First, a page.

A straight-line cast is often the best way to present a fly, but sometimes you need to change your location in order to get the drift you want. When you’re able to move, you should. But if trees, currents, the position of the fish or the position of the sun won’t allow you to move without spooking the fish or getting into wading trouble, the best option is often to use a mend. Read More
The story of Wayne “Buz” Buszek and his Western Coachman begins in the 1930s. Buz began fly fishing the local streams of California’s Sierra Nevada Mountains as a young boy. His abilities as a fly tier and fly fisher developed quickly, thanks to guidance from the local “old timers.” He excelled, developing into an exacting and innovative fly tier, a skilled fly fisher, and a “mountain goat of a hiker.”
Great times on set of the very first season of the Fly Fusion Series. On this particular day Paula Shearer – the hardest working angler of all time – found herself in a battle with a stunning bull trout while filming episode five, “Solitude”. Watch the full episode, including footage of this epic monster, on flyfusionstreaming.com
“When you see a trout rise, remember that the rise form drifts downstream with the current, but the trout stays back where it rose. Don’t keep casting to the ever-widening rings that conveniently drift along beside you. The fish is still back upstream where the episode started.” Jim McLennan, Managing Editor–Fly Fusion Magazine
Fly anglers don’t always have access to in-depth bug charts when they’re out on the water, and sometimes entomology’s Latin terminology doesn’t stick all that well in the long term memory. One of Fly Fusion’s fly-tying editors, Al Ritt, provides a quick-reference entomology framework with ideas and patterns for anglers who want to go deeper and are looking for a good place to start.
A sneak peek recipe…please “Read More” for more recipes and to to read the full article.
Tail: Ringneck pheasant tail fibers
Rib: Fine gold wire
Abdomen: Ringneck pheasant tail fibers (butts of tail fibers)
Thorax: PMD Superfine dubbing
Spike: Deer hair
Hackle: Dun dry fly hackle
Today the fly-fishing community mourns the loss of Bernard Victor “Lefty” Kreh, who passed away at the age of 93 at his home in Cockeysville, Maryland. It’s unlikely fly fishing is ever going to see an individual who will contribute as much as Lefty. Because of his contributions he earned numerous achievement awards including the American Sportfishing Association “Lifetime Achievement Award” and the Fly Tackle Trade Association “Lifetime Contribution Award”. In addition to his awards he also served as a Senior Advisor to Trout Unlimited and Fly Fishers International. Members of the Fly Fusion staff had the opportunity to cross paths with Lefty and always enjoyed the time spent with him. Fly Fusion’s President, Chris Bird, said, “It is a sad day today as the fly-fishing community deals with this loss. Lefty is an irreplaceable legend and we are grateful for him. We have been given an opportunity to create a life within fly-fishing only because of his tremendous contributions to the sport. He is to fly fishing what Michael Jordan was for basketball,” said Bird. “We lost the best today.” The Bird family sends its thoughts and prayers to Lefty’s family and those close to him.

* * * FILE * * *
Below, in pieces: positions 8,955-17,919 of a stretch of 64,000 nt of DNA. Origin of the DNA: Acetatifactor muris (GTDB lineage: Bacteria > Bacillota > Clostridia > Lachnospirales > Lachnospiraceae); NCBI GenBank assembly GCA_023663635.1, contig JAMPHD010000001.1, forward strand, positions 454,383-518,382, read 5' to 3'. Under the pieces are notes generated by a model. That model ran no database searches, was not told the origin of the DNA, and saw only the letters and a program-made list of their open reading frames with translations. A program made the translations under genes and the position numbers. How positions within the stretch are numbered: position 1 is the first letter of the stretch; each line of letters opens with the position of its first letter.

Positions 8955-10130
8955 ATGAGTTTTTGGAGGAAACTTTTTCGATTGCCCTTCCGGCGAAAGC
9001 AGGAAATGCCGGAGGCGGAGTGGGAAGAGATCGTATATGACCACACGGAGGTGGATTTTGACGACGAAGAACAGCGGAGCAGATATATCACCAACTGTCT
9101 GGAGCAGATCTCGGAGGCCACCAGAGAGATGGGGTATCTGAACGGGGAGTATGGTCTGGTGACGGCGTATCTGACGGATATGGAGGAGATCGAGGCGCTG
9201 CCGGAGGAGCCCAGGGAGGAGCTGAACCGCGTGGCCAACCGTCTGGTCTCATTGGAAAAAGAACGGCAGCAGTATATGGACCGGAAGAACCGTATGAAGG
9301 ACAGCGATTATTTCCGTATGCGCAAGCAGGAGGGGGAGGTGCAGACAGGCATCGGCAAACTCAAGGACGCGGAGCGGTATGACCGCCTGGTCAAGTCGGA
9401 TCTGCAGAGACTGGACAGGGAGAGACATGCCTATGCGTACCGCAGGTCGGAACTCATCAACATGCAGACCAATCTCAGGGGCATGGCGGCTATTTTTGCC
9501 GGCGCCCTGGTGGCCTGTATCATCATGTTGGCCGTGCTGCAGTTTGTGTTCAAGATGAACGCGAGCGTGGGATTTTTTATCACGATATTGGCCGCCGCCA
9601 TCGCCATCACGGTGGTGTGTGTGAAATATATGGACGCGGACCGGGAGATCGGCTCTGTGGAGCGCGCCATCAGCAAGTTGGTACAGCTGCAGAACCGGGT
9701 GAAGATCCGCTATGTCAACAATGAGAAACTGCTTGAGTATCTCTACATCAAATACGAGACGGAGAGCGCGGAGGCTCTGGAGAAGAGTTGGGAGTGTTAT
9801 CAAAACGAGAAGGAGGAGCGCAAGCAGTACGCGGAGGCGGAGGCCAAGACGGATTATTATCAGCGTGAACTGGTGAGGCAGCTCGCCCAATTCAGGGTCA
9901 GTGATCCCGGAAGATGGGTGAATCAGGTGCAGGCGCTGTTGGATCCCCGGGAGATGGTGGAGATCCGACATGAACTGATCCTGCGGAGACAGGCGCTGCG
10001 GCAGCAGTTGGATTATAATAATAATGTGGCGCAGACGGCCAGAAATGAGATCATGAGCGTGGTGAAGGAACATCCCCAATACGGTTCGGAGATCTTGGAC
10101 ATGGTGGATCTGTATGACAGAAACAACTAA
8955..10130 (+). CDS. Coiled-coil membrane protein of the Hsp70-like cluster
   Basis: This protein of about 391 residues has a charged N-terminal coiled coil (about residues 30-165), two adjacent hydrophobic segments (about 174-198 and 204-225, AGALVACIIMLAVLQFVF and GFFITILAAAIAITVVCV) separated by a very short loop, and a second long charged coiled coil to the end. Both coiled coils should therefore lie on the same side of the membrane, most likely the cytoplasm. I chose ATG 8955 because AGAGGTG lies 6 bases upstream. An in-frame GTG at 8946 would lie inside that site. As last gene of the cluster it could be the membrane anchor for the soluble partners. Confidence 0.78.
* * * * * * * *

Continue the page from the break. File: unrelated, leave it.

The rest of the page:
Casting editor, Jeff Wagner, discusses common casting faults and how to fix them.
It may seem odd to think of midges as robust attractor patterns, but believe me it’s definitely worthwhile tying this delicate insect as an attractor. I realized this in early spring of 2010 on an afternoon when there were millions of midges hatching and drifting down a riffle and into a nice deep run. There were some big browns sipping in the slack water and I caught a few using a size18 Parachute Midge, but to my amazement most of the action was in the shallower riffle at the head of the run. I noticed not only snouts poking up, but violent splashes to large clusters of midges. I tied on a size 14 foam pattern I call the Buster Midge and cast to the head of the riffle. I watched as a snout appeared and inhaled the fly. After three or four jumps and a couple of charges I landed a 22 1/2 inch brown.
Click through for full recipe and tying instructions…